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March Commander's Corner

  • Published
  • By Lt. Col. Sharilyn Askins
  • 169th Aircraft Maintenance Squadron
I am Lt. Col. Shari Askins the 169th Aircraft Maintenance Squadron commander. In taking on this position, I became responsible for the well-being of over 250 maintainers and I couldn't be happier and more proud. I feel obligated to watch out for my folks whether they're in uniform or in their favorite pair of jeans. I continually remind them how important it is to communicate any time 24 hours a day, seven days a week. They can give me a call, send me a text message or drop me an email if they ever have a question or concern, need someone to talk to or just someone to listen. It is my firm belief that communication is truly the most important ingredient in our military life but more importantly in our personal life. 

In February, our Commander Talking Points focused on Suicide Prevention. This subject is real, this subject is serious and this subject has hit the hearts of everyone at McEntire. If you recall, one of the key preventative measures mentioned in that training was communication. At McEntire we try to impress upon our Airmen the importance of communication and having a good Wingman. A Wingman who will be there in times of trouble or confusion, someone who can tell if you're having a bad day and let you know they are there if you need them. So who is your Wingman? 

We each have our own definition of a good Wingman. A Wingman comes in many different shapes and sizes. They can be your best friend or they could be someone you just met. They can be male or female, short or tall, an Airman or a Soldier, a relative or a voice on the phone who respects your confidentiality. My point is that no one has the same Wingman. As a matter of fact, some of us might not use the same Wingman in every situation. But there is a Wingman standing at the ready that cares and will never pass judgment. Every single one of us has our own way of dealing with everyday stress but sometimes we have to deal with the once-in-a-lifetime stresses and those are not as easy to come forward and communicate. So who will be your Wingman in these difficult times?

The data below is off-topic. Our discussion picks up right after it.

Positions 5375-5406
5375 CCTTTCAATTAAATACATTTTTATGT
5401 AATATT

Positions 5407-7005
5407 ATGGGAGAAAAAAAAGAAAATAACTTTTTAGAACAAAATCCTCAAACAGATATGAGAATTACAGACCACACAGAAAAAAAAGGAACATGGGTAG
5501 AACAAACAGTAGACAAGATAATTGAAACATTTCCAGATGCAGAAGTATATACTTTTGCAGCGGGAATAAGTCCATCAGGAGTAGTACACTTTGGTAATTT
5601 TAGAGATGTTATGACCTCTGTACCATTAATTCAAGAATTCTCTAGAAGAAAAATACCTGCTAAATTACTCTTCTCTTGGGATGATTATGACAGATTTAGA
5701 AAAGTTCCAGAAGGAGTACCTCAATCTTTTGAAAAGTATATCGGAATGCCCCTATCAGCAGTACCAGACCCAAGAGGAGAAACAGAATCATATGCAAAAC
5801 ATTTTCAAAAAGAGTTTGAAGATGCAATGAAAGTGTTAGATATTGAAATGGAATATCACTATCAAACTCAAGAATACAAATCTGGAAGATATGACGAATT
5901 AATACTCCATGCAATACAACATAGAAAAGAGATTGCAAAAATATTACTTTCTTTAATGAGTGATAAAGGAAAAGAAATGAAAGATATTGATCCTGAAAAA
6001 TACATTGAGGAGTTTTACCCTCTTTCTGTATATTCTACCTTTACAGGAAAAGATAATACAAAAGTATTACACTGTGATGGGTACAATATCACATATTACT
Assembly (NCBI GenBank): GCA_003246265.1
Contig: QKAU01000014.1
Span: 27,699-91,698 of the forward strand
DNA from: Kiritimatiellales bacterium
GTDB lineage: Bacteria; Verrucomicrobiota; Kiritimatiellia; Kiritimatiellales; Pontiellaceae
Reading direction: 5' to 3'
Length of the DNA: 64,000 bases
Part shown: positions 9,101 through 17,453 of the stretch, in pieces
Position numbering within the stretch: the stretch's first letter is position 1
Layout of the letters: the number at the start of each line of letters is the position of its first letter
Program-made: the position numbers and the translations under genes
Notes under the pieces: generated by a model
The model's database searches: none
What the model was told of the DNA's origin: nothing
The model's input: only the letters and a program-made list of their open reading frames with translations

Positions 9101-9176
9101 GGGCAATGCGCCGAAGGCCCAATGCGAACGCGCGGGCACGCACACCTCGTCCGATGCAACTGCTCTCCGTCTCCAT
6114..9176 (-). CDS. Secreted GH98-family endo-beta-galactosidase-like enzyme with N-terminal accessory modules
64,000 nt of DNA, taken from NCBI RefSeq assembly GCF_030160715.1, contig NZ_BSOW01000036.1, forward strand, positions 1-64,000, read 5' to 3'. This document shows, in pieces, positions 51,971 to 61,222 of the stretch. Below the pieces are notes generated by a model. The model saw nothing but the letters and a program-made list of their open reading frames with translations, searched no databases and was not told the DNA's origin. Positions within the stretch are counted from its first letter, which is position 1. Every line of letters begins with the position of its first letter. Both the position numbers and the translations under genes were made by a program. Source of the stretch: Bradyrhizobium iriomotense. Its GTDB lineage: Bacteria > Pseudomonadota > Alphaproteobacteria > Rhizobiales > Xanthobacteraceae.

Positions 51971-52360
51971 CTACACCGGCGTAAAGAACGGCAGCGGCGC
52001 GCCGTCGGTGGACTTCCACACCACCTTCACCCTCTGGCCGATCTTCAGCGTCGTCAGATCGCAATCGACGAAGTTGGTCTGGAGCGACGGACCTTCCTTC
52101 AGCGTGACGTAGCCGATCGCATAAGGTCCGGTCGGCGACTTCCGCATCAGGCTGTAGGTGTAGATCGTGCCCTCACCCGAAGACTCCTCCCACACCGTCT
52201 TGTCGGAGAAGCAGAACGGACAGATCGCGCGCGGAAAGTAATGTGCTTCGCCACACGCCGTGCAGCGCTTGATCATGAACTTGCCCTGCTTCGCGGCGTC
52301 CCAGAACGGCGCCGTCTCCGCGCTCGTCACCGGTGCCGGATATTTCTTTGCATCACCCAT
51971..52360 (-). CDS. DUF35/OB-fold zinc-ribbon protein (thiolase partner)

Please know that there is someone who will listen. 

I, unfortunately, am going through a once-in-a-lifetime stressor as my mom fights for one more day. But in going through this period in my life, I am reassured by my co-workers, friends and family that they are there and will be my Wingman if I need them. They are there if I ever just want to talk, cry, or just sit quietly with them close by. I know I can go to any one of them and tell them what I'm feeling and they will listen and I'm very thankful for that. There are also some days I don't want to talk and my Wingmen understand that as well. But they let me know they are there and that is very comforting to me. That is what I want my maintainers to feel.

I want my maintainers to feel comfort and reassurance in knowing there is a Wingman close by. Life is tough. Communication can be even tougher but understand that the time you spend being a Wingman could possibly save a life. Try to steer away from texts and emails and go meet with your Wingman. A personal visit could make a huge impact in a positive way.